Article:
A little about me:
I’ve been writing for about 18 years. In that time, I’ve self-published 13 novels and 5 short stories / novellas. My stories range in genre and include literary apocalyptic, time travel dystopian, epic space adventures, and most recently, psychological suspense / time travel. On multiple occasions, I’ve had “Best seller” status in a variety of Amazon’s genre lists.
A little about reviews
Indie authors are desperate for reviews. It’s our lifeline in having any chance of being successful. Unfortunately, Amazon does a variety of things to prevent good reviews from being seen and to make book ratings seem worse than they actually are. So please, if you read an indie author’s book and enjoy it, (please, please) leave a review letting everyone know how much you liked it. Tell your friends about it. Post the reviews to social media. That’s the only way authors like me have a chance of being successful against a stacked deck.
A little about Amazon’s ratings:
While every indie author knows reviews on Amazon are critical for their book’s success, they also know that trying to make sense of how Amazon operates is impossible and often negatively impacts authors’ books, as it did mine.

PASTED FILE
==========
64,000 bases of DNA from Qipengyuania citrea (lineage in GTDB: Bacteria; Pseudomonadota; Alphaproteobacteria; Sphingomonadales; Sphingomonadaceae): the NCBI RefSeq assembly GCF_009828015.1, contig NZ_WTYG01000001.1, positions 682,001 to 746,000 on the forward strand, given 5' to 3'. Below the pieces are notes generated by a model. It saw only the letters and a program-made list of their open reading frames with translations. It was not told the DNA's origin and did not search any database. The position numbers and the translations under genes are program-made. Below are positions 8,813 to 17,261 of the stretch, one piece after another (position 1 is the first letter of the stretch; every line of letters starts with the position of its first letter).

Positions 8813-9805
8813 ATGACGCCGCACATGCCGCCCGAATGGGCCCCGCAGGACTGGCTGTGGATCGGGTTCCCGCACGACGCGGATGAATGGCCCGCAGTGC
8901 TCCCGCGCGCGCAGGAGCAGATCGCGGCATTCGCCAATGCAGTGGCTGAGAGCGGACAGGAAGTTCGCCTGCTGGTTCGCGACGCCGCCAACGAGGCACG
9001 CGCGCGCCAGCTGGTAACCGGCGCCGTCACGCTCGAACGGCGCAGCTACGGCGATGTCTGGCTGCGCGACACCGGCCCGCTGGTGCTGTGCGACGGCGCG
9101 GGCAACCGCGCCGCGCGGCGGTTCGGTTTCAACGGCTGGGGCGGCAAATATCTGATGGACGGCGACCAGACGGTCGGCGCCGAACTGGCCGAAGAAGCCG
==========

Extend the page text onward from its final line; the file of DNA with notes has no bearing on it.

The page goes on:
After the first couple weeks of my latest book’s publication, ten reviews showed up (I have many more, but that comes later). Of those reviews, my book had:
- Five 5* ratings
- Two 4* ratings
- One 3* ratings
- One 2* ratings
- One 1* ratings
The reality versus what Amazon shows (Way #1 in which Amazon negatively manipulates book ratings)
But wait, not all reviews are created equally. Amazon weighs verified reviews (reviews by people who actually bought the product directly from Amazon) above unverified reviews. This makes perfect sense. Three of the five 5* ratings are verified purchases while the lone 2* rating is not a verified purchase (the lone 1* rating might not be verified either but I’m not sure).
It would also make sense to prioritize ratings that are accompanied by a review that lets potential readers make more informed purchases. All five 5* ratings are accompanied by reviews. One of the 4* ratings is accompanied by a review. None of the 1-3* ratings has a review.
For some unknown reason, Amazon prioritizes unverified ratings with no reviews above verified purchases with reviews, which not only goes against what they say about how their ratings are assessed, it’s also the first way Amazon manipulates ratings to hurt authors.
Weights impact averages (Way #2 in which Amazon negatively manipulates book ratings)
Amazon uses those weighted scores to determine the book’s overall product rating.
So, because Amazon prioritizes unverified ratings without reviews over verified purchases with reviews, potential readers will think the average reader score is 3.7 when it’s actually 3.9. And if Amazon actually prioritized verified purchases the way they claim to do, the average score would be 4.1. That’s the second way Amazon manipulates ratings to hurt authors.
Where’s the review? (Way #3 in which Amazon negatively manipulates book ratings)